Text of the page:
Nearly every homeowner desires an attractive lawn because this is one feature which most enhances the appearance of the average home grounds. Healthy, attractive lawns are not an accident but the result of a regularly and carefully executed maintenance program. This applies to the soil as well as to the turf grass itself.
Turf grasses will not grow well in highly acid soils like we have in NJ, and since most soils in in Monmouth, Ocean & Middlesex Counties are acid by nature, well established lawns will require applications of lime. Acid conditions of soils can be brought about by the leaching out of calcium and magnesium, the alkaline constituents, from the soil; yearly applications of nitrogenous fertilizers; the use of organic materials, such as compost or peat moss, used to condition the soil or as a top dressing; and the washing of sulfur from the air by rains into the soil.
Acid soils are commonly referred to as “sour,” whereas alkaline soils are called “sweet.” The reaction of soils is measured by the quantity of hydrogen (–H) ions in the soil which is expressed by numerical units numbered between 1 and 14, with 7 being neutral. In West Virginia, soil reactions may vary between pH 4.0 and pH 7.0. Soils with a reaction of less than pH 7.0 are acid and those with a reaction greater than pH 7.0 are alkaline. Most lawn grasses perform best at a reaction between pH 6.5 and pH 7.0.
Functions of Lime
Lime is primarily a soil amendment or conditioner and not a fertilizer, as is commonly thought. Lime performs several important functions:
1. Corrects soil acidity
2. Furnishes important plant nutrients—calcium and magnesium
3. Reduces the solubility and toxicity of certain elements in the soil such as aluminum, manganese, and iron. This toxicity could reduce plant growth under acid conditions
4. It promotes availability of major plant nutrients. Calcium acts as a regulator and aids in bringing about the desirable range of availability of many plant nutrients. Some elements which lime aids in regulating are zinc, copper, and especially phosphorus.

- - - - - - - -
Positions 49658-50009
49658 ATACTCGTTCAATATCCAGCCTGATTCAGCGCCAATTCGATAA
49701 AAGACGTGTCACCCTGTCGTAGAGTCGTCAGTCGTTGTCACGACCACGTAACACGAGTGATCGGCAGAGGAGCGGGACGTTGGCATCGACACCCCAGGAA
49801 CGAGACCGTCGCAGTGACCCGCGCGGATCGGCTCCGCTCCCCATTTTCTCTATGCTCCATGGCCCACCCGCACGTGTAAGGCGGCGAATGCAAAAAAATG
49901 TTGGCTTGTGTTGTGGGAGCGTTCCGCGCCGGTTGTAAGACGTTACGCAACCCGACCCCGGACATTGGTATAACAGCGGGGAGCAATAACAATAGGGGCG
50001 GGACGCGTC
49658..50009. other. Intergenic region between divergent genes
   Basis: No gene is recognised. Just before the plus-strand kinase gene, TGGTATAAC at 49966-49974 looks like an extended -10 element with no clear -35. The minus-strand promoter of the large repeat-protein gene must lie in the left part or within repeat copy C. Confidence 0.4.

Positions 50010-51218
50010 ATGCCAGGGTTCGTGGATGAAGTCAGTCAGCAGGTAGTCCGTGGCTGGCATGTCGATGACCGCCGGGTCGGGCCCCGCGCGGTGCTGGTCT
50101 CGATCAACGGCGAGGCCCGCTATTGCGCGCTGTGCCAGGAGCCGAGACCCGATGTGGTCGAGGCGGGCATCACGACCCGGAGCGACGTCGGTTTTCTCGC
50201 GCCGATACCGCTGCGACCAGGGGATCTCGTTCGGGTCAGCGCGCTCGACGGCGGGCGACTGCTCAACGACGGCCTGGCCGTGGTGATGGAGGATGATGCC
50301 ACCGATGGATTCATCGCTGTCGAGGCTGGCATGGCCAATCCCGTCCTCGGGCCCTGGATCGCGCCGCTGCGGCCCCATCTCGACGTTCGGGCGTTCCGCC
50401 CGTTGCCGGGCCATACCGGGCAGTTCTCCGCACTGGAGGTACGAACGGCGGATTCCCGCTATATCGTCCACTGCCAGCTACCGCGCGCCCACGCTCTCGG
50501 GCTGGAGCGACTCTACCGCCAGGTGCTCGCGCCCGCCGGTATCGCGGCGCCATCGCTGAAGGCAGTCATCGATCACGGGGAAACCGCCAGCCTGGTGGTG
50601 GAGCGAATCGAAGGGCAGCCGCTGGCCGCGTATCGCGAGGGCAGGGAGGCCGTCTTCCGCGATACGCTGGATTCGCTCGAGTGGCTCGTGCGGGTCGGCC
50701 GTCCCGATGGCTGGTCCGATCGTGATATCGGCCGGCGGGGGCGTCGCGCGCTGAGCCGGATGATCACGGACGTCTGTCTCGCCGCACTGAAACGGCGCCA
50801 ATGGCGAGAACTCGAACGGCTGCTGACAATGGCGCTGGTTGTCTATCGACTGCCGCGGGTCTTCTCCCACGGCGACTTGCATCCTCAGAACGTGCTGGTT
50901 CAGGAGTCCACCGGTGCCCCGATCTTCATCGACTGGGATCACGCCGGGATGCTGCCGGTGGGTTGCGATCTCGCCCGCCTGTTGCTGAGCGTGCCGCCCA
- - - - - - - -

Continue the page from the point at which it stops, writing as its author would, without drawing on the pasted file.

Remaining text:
5. It increases bacterial activity and hence induces favorable soil structure and relationships. Soil structure is also improved by the addition of decayed organic matter or compost. The soil becomes more porous, increasing air circulation and the ability of the soil to absorb and hold moisture.
Time of Application
To obtain maximum efficiency and faster action, the best time to apply lime to the lawn is when the soil is being prepared for planting. This applies to the sub-soil as well as the topsoil because lime moves very slowly through the soil. Research has shown that it it takes up to two years for lime to move two two inches through the soil.
Applications of lime on established lawns may be made at any time of the year, the most favorable time of the year being fall, winter, or early spring, in that order. If applied when the soil is too wet, it is difficult to obtain an even distribution. If heavy equipment is needed to spread the lime, make the application on level areas when the ground is frozen. Less damage is made to the soil and grass under these conditions. Alternate freezing and thawing and early spring showers hasten its penetration into the soil.
Lime must be spread evenly over the entire area because it does not move horizontally. The use of a spreader insures a better distribution and permits the lime to be placed next to flower beds or in close proximity to acid-loving plants.
Pelleted lime is now available at most garden centers. Pelleted lime costs a little more but has several advantages in that it goes through a spreader more easily; may be spread by hand without being covered by dust; dust does not drift or blow into areas where lime is not wanted; eliminates such problems as tracking lime onto patios, etc. or into the house; and is easier to clean up if the bag is broken.
Rate of Application
It should be remembered that too much lime can be as damaging to lawn grasses as the lack of lime. Also, lime is not a cure-all to all lawn maladies but an ingredient which can correct soil acidity, thus creating favorable conditions for other factors to occur which develop favorable conditions in soil for lawn grasses. It is important that homeowners know that lime is necessary and how much is needed so that they can make the proper application for the first step toward a healthy lawn.